Cathodoluminescence has established itself as a powerful technique for measuring and understanding various properties of light. In the previous blog posts, we explained how intensity mapping can be used to measure amplitude of the electromagnetic waves, hyperspectral CL for wavelength measurements, angle-resolved CL for wave vector, and polarimetry for polarization. These properties of light are not static, which means that there is time dynamics associated with light, which can also be studied. How? Keep reading!
Time-resolved cathodoluminescence imaging observes exponential probability distribution for light decay at a particular time delay. This is possible to achieve by using electrostatic or laser triggered pulsed electron microscopy, which are the most common practices.
Lab Cube is an additional SPARC module for decay trace imaging. Filters inside of the Lab Cube allow to measure intensity or/and colour, while single photon detector (such as PMT) detects photons and sends the signal to the time correlator. Repeating the experiment allows reconstructing an exponential decay and extract the lifetime.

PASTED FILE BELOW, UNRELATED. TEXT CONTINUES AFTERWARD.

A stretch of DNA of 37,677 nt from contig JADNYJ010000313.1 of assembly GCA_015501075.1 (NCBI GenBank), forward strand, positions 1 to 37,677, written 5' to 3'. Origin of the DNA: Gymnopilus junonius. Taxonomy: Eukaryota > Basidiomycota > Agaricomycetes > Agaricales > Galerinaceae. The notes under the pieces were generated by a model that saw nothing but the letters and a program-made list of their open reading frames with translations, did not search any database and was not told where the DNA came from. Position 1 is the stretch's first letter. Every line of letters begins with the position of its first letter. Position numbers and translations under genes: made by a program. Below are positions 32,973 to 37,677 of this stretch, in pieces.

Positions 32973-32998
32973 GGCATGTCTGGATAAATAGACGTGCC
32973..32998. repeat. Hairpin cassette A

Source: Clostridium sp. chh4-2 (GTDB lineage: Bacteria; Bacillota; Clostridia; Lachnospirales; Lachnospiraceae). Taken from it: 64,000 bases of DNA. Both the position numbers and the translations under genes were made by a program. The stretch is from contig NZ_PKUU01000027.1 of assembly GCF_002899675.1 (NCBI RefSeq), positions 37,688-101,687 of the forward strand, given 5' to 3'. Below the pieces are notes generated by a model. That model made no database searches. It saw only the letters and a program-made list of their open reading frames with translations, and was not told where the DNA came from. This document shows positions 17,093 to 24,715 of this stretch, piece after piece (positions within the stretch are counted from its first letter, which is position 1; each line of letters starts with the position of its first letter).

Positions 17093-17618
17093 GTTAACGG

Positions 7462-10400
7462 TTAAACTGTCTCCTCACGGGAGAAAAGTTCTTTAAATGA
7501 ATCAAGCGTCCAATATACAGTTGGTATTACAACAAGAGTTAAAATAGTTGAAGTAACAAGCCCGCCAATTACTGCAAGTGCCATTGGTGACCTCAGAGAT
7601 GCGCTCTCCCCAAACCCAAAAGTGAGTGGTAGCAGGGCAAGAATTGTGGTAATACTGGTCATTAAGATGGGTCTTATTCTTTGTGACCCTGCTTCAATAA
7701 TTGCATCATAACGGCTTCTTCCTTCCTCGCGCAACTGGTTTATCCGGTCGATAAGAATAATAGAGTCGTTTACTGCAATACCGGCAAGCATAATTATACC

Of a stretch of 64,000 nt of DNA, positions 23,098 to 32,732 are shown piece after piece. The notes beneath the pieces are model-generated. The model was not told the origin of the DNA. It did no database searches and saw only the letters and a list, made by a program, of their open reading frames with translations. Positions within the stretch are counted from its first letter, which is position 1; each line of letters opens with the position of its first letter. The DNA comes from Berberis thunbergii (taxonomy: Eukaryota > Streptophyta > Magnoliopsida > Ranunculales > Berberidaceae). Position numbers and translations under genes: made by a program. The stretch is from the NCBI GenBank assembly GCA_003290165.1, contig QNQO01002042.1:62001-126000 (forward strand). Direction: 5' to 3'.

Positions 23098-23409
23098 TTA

Another configuration of the Lab Cube consists of two single-photo detectors, which allows observing how photons are distributed in time. This function is called g(2) imaging. With this technique three characteristic behaviours can be observed: coherent (for a coherent source, such as laser), antibunching (for quantum emitter, such as single molecule or quantum dot), and bunching (for incoherent emitters). Additionally, with g(2) function it is possible to measure the lifetime and the excitation probability.
This technique can be successfully applied to a wide range of materials and devices, such as nanostructured semiconductors, phosphors, ceramics, quantum emitters and even geological materials. To learn more about this technique, please download the technical note below.